Wednesday, June 11, 2008

New Essay

I have a new essay going up shortly at

which attempts to further explain my ideas.
One subject I haven't examined in depth, is that of the Beats. To me they're not a model, only an influence. Or, if anything, a negative model, in that I'm trying to understand where they went off track.

To me, the Beats were typified not by co-opted Ginsberg in the academy, but Kerouac drinking himself to death in disgust in Florida. Or maybe, as M. Grover keeps pointing out, typified by poet Bob Kaufman.

Why did the movement fizzle out so quickly? I don't know. I know that mainstream lit then was more vibrant and vital than it is today. I know that Ginsberg was obviously the wrong figure to appeal to proletarians; to the mass public. Ginsberg, like an Eggers or Gessen, wanted to appeal to intellectuals; Kerouac to the people. I know that Kerouac was thoroughly disillusioned with the bourgeois "counter-culture" direction of the Sixties. Maybe because he wanted what he was doing to BE the culture; to be the mainstream; populist at its core, to appeal to everybody.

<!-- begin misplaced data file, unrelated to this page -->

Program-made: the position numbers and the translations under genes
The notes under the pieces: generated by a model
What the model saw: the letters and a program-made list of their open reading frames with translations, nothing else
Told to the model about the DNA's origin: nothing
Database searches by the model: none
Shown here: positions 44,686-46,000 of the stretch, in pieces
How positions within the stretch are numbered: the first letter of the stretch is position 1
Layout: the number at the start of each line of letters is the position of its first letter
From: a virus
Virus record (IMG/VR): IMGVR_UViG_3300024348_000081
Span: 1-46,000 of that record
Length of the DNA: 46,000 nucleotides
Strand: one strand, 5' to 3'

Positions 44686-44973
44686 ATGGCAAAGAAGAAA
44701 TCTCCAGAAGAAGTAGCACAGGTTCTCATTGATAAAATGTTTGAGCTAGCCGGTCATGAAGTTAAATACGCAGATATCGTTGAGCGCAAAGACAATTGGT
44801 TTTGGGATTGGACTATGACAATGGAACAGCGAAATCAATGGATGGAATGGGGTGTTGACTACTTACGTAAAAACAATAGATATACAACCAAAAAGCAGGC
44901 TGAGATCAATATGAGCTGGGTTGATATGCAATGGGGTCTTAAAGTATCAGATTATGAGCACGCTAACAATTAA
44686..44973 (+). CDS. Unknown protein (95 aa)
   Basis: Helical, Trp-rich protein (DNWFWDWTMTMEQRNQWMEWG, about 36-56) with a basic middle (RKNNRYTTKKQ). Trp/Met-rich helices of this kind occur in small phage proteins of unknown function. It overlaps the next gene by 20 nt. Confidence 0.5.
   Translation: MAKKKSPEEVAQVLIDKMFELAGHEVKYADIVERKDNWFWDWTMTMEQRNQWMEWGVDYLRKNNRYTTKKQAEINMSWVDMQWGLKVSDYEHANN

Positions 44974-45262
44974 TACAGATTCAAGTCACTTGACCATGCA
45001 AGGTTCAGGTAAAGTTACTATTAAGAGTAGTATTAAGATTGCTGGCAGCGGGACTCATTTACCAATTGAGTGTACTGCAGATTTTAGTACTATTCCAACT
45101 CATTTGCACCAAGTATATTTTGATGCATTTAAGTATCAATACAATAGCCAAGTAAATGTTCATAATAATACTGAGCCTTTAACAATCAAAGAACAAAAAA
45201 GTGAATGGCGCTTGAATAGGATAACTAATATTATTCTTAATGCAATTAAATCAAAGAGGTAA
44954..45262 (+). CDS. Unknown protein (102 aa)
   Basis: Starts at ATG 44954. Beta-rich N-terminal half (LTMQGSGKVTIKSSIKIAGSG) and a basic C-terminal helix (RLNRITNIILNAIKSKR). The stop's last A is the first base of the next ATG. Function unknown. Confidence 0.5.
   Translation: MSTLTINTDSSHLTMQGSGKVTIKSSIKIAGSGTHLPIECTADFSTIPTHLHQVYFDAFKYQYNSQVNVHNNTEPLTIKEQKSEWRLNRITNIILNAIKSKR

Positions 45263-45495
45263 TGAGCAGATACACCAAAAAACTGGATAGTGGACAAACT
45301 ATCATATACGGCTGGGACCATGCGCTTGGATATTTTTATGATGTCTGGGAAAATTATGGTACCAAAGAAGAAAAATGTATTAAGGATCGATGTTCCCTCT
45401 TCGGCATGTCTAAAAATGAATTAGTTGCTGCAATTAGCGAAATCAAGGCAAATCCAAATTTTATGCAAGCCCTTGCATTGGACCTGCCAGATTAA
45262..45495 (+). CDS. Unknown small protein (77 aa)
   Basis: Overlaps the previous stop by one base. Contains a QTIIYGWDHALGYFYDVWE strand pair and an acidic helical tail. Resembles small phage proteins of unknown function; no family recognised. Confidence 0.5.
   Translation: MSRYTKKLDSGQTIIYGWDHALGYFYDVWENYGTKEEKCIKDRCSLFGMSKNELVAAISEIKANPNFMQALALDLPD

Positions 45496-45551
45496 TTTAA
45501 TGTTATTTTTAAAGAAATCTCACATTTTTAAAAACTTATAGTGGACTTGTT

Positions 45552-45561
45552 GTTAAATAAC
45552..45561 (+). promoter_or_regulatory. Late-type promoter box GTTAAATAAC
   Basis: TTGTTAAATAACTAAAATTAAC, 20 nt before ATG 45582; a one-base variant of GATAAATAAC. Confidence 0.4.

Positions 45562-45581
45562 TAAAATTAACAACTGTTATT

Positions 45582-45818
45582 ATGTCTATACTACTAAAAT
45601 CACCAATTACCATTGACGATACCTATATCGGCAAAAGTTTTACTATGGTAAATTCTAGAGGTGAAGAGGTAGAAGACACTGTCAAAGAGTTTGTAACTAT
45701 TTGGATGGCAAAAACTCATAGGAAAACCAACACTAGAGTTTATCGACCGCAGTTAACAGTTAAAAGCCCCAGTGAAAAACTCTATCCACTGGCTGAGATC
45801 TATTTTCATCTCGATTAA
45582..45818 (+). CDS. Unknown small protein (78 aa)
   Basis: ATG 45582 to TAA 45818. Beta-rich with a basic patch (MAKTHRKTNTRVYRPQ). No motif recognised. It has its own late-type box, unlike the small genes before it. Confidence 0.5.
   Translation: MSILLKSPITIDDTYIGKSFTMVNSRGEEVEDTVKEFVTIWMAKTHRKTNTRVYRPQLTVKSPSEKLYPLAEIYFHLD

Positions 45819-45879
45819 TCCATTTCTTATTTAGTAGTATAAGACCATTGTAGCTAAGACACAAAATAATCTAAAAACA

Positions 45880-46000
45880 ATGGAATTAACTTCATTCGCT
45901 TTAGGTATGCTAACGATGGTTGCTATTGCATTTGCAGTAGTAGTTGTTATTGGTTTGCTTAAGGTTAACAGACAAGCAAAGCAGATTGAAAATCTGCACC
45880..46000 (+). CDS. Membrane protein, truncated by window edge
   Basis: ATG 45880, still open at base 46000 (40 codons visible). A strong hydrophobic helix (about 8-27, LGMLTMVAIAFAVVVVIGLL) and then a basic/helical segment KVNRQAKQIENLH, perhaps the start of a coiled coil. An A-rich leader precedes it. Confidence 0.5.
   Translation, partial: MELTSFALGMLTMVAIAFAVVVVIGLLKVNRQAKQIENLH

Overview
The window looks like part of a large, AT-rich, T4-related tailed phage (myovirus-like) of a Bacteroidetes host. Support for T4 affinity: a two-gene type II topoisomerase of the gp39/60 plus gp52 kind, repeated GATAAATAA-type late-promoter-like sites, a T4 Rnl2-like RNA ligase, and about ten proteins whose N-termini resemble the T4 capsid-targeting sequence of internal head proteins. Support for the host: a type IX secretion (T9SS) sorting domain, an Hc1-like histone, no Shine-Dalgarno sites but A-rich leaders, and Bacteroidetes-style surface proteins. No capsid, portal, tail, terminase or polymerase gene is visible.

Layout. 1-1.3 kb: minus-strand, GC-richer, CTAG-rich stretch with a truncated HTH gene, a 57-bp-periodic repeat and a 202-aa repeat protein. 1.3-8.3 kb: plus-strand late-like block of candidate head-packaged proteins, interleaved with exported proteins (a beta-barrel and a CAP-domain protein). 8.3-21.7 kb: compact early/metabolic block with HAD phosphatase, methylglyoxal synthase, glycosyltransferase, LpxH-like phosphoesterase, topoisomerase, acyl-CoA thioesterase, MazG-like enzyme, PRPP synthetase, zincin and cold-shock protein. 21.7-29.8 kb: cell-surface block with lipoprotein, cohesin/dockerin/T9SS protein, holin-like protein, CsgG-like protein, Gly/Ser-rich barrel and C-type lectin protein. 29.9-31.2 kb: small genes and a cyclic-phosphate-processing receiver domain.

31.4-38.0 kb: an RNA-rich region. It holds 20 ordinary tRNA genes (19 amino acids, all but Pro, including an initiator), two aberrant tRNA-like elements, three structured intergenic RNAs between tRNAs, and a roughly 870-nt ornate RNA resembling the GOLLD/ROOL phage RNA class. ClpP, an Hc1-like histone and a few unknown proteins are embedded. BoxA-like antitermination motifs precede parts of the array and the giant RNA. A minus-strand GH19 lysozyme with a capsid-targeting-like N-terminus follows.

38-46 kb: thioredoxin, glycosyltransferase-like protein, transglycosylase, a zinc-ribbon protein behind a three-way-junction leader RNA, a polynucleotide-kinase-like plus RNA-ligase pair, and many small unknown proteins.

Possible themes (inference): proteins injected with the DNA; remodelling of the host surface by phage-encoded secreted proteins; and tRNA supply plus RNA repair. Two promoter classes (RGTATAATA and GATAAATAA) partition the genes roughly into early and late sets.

There's also the factor of course that his quick fame took him far out of his comfort zone, and he couldn't handle it, so he retreated. A shame, because if he'd kept his head, he was the movement's proper leader.

The ULA faced a little of this when its three intended original "stars" all fled into hiding; in their own ways, as far as possible from any media attention. Unfortunately, however, the mass media exists, and has to be addressed or manipulated if new ideas are to surface in any way. How to do this and retain one's integrity remains the dilemma.
I want to reaffirm here that I've never claimed myself as nothing more than a precursor, at best, to literary change. That's the role characters like Frank Walsh, Tom Hendricks, and myself are playing-- voices in the wilderness trying to show the way, and open the door to literary revolution ever so slightly. The eventual success of the movement will depend on those who follow-- on new voices, with attitude, like Eric Broomfield's. They'll need the attitude we carry-- which we carry maybe because we came of age immediately post-Sixties, during a window of time when there seemed to exist all possibilities-- possibilities which for the younger generation today don't seem to remain, so that so many of them are entrenched in their own pessimism and timidity.

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